Not one of her husband's family was in the house when she died. Sir Wilton himself was in town, and had been for the last six months, preferring London and his club to Mortgrange and his wife. When a telegram informed him that she was in danger, he did go home, but when he arrived, she had been an hour gone, and he congratulated himself that he had taken the second train.
There had been betwixt them no approach to union. When what sir Wilton called love had evaporated, he returned to his mire, with a resentful feeling that the handsome woman—his superior in everything that belongs to humanity—had bewitched him to his undoing. The truth was, she had ceased to charm him. The fault was not in her; it lay in the dulled eye of the swiftly deteriorating man, which grew less and less capable of seeing things as they were, and transmitted falser and falser impressions of them. The light that was in him was darkness. The woman that might have made a man of him, had there been the stuff, passed from him an unprized gift, a thing to which he made Hades welcome.
It was decent, however, not to parade his relief. He retired to the library, lit a cigar, and sat down to wish the unpleasant fuss of the funeral over, and the house rid of a disagreeable presence. Had the woman died of a disease to which he might himself one day have to succumb, her death might, as he sat there, have chanced to raise for an instant the watery ghost of an emotion; but, coming as it did, he had no sympathetic interest in her death any more than in herself. Lolling in the easiest of chairs, he revolved the turns of last night's play, until it occurred to him that he might soon by a second marriage take amends of his neighbours for their disapprobation of his first. So pleasant was the thought that, brooding upon it, he fell asleep.
He woke, looked, rubbed his eyes, stared, rubbed them again, and stared. A woman stood in front of him—one he had surely seen!—no, he had never seen her anywhere! What an odd, inquiring, searching expression in her two hideous black eyes! And what was that in her arms—something wrapt in a blanket?
The message in the telegram recurred to him: there must have been a child! The bundle must be the child! Confound the creature! What did it want?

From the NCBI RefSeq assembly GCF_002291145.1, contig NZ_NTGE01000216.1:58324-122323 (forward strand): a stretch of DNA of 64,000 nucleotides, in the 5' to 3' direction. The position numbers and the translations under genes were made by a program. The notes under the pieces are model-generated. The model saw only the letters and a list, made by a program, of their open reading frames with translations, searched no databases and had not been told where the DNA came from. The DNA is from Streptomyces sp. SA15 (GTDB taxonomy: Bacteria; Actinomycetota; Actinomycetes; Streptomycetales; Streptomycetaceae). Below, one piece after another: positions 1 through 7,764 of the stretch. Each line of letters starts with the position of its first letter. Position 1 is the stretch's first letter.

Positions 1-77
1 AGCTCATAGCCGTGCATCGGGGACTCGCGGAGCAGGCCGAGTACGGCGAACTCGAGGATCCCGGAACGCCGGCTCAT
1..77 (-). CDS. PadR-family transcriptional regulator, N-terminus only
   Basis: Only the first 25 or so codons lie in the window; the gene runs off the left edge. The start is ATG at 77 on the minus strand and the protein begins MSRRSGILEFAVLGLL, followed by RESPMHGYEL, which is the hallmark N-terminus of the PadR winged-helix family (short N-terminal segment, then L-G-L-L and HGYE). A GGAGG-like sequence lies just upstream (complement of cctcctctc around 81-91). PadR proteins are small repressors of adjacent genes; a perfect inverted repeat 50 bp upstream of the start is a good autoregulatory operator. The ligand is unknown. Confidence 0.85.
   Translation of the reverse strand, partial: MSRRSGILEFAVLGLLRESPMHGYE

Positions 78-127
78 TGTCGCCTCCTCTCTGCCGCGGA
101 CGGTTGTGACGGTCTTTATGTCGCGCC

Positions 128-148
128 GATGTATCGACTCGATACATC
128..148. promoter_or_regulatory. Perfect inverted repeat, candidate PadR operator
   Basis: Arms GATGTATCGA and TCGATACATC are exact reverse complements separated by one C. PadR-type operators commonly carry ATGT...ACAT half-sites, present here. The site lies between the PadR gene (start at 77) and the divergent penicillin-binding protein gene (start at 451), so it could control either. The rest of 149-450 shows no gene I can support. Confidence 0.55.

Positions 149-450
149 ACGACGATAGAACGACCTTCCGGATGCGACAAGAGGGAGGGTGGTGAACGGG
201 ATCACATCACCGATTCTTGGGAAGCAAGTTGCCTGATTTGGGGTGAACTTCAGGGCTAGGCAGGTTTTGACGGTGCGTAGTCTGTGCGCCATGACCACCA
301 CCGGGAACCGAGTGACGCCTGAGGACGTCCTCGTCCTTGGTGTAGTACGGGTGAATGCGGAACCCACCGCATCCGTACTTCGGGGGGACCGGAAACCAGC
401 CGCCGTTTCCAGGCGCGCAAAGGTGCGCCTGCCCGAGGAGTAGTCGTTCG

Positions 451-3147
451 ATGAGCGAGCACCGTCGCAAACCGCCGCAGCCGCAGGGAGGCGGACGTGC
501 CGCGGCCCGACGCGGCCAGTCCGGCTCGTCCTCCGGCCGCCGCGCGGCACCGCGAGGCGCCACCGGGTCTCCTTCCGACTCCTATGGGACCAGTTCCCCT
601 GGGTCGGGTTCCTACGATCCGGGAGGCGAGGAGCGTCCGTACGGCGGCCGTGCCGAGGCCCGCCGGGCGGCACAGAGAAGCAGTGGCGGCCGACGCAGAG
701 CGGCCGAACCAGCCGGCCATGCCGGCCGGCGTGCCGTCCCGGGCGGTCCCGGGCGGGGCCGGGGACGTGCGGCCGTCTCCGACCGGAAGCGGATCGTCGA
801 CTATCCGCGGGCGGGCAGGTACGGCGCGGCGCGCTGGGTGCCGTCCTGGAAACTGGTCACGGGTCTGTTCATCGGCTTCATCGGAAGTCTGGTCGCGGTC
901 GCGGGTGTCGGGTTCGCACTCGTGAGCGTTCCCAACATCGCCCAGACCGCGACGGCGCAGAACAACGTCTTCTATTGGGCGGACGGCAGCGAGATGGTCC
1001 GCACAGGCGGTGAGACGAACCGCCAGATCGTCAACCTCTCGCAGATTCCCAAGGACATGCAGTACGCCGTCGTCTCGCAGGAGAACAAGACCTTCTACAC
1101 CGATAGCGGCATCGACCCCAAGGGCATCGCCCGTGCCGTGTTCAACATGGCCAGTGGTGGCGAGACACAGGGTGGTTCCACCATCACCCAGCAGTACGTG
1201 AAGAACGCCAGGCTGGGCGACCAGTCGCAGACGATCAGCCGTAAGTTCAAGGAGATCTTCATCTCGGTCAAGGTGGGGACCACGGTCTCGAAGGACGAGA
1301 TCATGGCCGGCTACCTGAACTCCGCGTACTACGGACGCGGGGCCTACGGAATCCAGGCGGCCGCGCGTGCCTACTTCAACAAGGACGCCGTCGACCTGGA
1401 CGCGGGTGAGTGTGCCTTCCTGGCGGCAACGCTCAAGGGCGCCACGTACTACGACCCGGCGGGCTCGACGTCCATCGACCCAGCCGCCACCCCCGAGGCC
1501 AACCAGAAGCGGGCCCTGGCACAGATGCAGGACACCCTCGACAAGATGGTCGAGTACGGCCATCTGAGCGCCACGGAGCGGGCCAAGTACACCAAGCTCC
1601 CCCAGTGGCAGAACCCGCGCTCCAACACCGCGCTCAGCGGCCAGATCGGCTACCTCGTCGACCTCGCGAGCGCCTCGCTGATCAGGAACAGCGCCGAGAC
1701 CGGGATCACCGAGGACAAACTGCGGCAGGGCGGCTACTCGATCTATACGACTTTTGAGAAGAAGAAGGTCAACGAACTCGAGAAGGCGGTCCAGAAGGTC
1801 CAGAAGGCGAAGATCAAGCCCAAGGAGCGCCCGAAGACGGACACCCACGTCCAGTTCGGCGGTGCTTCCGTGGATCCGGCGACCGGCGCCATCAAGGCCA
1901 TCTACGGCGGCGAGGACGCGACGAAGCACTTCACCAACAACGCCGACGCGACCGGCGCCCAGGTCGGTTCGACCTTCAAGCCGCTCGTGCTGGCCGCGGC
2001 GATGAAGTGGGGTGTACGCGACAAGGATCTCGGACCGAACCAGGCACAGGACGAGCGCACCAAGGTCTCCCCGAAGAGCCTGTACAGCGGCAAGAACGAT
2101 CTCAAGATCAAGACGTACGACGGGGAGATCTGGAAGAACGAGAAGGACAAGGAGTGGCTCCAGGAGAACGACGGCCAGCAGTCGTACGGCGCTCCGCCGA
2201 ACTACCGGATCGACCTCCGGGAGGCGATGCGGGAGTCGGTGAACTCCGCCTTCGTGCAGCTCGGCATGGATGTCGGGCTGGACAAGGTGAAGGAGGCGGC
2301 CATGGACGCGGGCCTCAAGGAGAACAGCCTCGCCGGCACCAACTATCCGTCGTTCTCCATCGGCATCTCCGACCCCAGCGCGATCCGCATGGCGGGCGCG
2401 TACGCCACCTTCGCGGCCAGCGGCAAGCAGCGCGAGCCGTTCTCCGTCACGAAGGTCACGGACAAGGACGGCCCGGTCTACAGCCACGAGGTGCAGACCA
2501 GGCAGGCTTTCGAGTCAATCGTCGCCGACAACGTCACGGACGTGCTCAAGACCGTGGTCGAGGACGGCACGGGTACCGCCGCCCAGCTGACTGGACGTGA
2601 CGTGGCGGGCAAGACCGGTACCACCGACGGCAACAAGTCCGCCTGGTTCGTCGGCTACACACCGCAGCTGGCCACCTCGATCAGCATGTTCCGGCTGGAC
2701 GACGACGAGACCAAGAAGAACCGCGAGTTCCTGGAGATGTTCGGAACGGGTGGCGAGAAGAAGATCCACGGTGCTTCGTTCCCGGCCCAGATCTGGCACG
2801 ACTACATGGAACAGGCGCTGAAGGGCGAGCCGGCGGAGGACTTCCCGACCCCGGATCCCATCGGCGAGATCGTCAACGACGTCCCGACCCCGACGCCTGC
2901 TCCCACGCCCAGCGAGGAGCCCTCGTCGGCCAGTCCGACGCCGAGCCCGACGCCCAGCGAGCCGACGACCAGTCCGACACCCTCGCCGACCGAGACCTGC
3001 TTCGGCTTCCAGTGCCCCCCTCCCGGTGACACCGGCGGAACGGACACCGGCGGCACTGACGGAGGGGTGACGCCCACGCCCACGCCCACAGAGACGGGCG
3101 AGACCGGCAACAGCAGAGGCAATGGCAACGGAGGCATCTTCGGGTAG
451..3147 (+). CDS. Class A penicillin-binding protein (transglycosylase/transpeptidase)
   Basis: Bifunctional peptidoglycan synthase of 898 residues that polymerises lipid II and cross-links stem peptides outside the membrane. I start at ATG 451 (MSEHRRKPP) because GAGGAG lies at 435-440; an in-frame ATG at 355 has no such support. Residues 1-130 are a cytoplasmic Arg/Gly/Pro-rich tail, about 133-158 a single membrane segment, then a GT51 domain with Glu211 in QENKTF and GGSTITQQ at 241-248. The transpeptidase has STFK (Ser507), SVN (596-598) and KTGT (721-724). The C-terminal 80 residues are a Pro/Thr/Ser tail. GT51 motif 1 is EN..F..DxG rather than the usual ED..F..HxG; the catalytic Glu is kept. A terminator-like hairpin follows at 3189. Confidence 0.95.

"Go away," he said; "this is not the nursery!"
"I thought you might like to look at the baby, sir!" the woman replied.
Sir Wilton stared at the blanket.
"It might comfort you, I thought!" she went on, with a look he felt to be strange. Her eyes were hard and dry, red with recent tears, and glowing with suppressed fire.
Sir Wilton was courteous to most women, especially such as had no claim upon him, but cherished respect for none. It was odd therefore that he should now feel embarrassed. From some cause the machinery of his self-content had possibly got out of gear; anyhow no answer came ready. He had not the smallest wish to see the child, but was yet, perhaps, unwilling to appear brutal. In the meantime, the woman, with gentle, moth-like touch, was parting and turning back the folds of the blanket, until from behind it dawned a tiny human face, whose angel was suppliant, it may be, for the baptism of a father's first gaze.
The woman held out the child to sir Wilton, as if expecting him to take it. He started to his feet, driving the chair a yard behind him, stuck his hands in his pockets, and, with a face of disgust, cried—
"Great God! take the creature away."
But he could not lift his eyes from the face nested in the blanket. It seemed to fascinate him. The woman's eyes flared, but she did not speak.
"Uglier than sin!" he half hissed, half growled. "—I suppose the animal is mine, but you needn't bring it so close to me! Take it away—and keep it away. I will send for it when I want it—which won't be in a hurry! My God! How hideous a thing may be, and yet human!"
"He is as God made him!" remarked the nurse, quietly for very wrath.
"Or the devil!" suggested his father.
Then the woman looked like a tigress. She opened her mouth, but closed it again with a snap.
"I may say what I like of my own!" said the father. "Tell me the goblin is none of mine, and I will be as respectful to him as you please. Prove it, and I will give you fifty pounds. He's hideous! He's damnably ugly! Deny it if you can."
The woman held her peace. She could not, even to herself, call him a child pleasant to look at. She gazed on him for a moment with pitiful, protective eyes, then covered his face as if he were dead, but she did not move.
"Why don't you go?" said the baronet.
Instead of replying, she began, as by a suddenly confirmed resolve, to remove the coverings at the other end of the bundle, and presently disclosed the baby's feet. The baronet gazed wondering. To what might not assurance be about to subject him? She took one of the little feet in a hard but gentle hand, and spreading out "the pink, five-beaded baby-toes," displayed what even the inexperience of the baronet could not but recognize as remarkable: between every pair of toes was stretched a thin delicate membrane. She laid the foot down, took up the other, and showed the same peculiarity. The child was web-footed, as distinctly as any properly constituted duckling! Then she lifted, one after the other, the tiny hands, beautiful to any eye that understood, and showed between the middle and third finger of each, the same sort of membrane rising half-way to the points of them.